French for agriculture


French for agriculture

Black and white: Thomas with some of the newer arrivals on the Murphy dairy farm in Dumbalk North, which are, to Thomas’s relief are kept inside.

FROM Derval, in north west France, 21-year-old Thomas Mignon has been living in Dumbalk North with the Murphy family to learn about Australian dairy farming practices.

Derval is a small town of about 3000 people and many are involved in farming.

Thomas lives with his dairy farming parents, who have a 60 hectare property and milk 45 Holstein cows.

Thomas is working with Damien Murphy on his farm, who said there are some farming practices Thomas has had to get used to, but has fitted in very well.

One of the immediate differences that Thomas noticed when he arrived on the Murphys’ dairy farm was the way the pasture is managed and rotated.

Another point of difference was the synchronisation of calving and how South Gippsland calves are born outside, with very little assistance.

“In France, as soon as a cow looks like calving, she is brought into a shed or barn and is calved down inside,” Thomas said.

“We never calve outside.”

“They do not pre-wash the teats here and in France we only milk 45 cows; here we milk 270.

“We also grow our own crops to feed our cattle in France. We do not have the same climate and we cannot grow so much grass. We also have a very limited land area.”

When asked what he might change about farming in South Gippsland, he replied “build a big shed for calving and keeping the cows in during winter.”

Thomas is Damien’s first exchange farmer from France, but the family have hosted foreign famers before.

“Thomas’ animal care skills are really good. This stems from only having a 45 strong herd; they can’t afford to lose many. He also shows really good attention to detail,” Damien said.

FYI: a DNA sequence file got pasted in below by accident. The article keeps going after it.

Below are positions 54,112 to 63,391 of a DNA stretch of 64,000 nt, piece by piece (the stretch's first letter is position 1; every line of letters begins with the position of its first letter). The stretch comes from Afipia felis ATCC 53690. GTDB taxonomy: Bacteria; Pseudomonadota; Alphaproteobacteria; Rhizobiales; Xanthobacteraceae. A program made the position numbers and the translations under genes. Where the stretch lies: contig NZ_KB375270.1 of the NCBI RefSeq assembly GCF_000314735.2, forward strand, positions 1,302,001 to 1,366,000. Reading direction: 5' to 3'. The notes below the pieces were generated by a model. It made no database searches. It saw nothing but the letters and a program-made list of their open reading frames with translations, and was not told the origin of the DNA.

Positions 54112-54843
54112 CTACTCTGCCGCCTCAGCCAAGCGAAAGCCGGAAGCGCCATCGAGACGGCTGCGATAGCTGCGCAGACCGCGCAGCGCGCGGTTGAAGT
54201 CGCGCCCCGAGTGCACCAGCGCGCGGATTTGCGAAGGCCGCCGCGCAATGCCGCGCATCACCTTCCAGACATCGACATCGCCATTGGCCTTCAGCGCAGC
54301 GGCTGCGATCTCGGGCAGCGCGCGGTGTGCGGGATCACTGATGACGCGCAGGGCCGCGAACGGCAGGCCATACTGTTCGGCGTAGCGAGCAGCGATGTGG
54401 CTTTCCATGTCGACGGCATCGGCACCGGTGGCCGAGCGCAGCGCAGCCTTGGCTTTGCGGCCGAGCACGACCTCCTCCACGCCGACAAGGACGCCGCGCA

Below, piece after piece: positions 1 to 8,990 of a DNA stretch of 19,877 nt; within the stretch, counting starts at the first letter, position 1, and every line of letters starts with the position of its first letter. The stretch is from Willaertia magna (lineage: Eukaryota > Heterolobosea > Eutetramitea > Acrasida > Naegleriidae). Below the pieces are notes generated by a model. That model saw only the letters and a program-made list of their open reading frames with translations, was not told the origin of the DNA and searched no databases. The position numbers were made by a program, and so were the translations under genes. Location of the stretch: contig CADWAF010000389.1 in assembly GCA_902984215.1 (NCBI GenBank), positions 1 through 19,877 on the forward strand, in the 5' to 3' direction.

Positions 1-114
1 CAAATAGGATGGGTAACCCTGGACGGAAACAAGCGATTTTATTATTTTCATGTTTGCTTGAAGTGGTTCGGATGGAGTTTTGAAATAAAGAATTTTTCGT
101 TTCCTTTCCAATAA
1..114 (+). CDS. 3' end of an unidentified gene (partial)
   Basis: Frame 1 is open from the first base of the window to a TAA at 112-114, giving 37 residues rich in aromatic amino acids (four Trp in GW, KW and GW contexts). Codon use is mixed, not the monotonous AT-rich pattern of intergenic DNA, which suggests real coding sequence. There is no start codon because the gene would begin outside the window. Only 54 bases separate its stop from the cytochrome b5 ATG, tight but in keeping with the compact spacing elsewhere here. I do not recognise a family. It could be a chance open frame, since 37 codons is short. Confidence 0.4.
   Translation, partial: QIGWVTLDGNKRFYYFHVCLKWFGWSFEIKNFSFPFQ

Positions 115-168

Thomas has been working with Damien on his farm since April and will leave at the end of August to see a bit more of Australia with some other young agricultural exchange students.

Locally, he has been hunting in the high country and said the scenery was “really great.”

Thomas has also visited some other local dairy farmers, to see how practices vary across the region.

He said the best thing he has experienced while in South Gippsland is meeting other farmers and people.

“The farmers are very trusting here. They are also a bit more relaxed about their farming practices,” Thomas said.

Damien added: “When Thomas first arrived in April, I was only here for a few weeks and then I went overseas myself. Thomas calved down 20 cows in the time I was away, which is around half of his entire herd.

“Thomas is very good at what he does. I had no reservations about leaving him in charge when I left and won’t have any when I leave again in July.”

Damien said European farmers are often overwhelmed by the size of Australian farms and how they are managed.

‘We don’t house our animals at all, which is a big thing for Europeans to grasp, especially how we manage our animals throughout the winter,” he said.

Thomas hopes to travel some more once he has completed his study. He would like to work in the industry for around five years before experiencing New Zealand, Canada and the United States.

Once he has finished his travels, he aims to settle down in France and work on the family dairy

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Posted by on Jul 11 2012. Filed under Rural News. You can follow any responses to this entry through the RSS 2.0. You can leave a response or trackback to this entry

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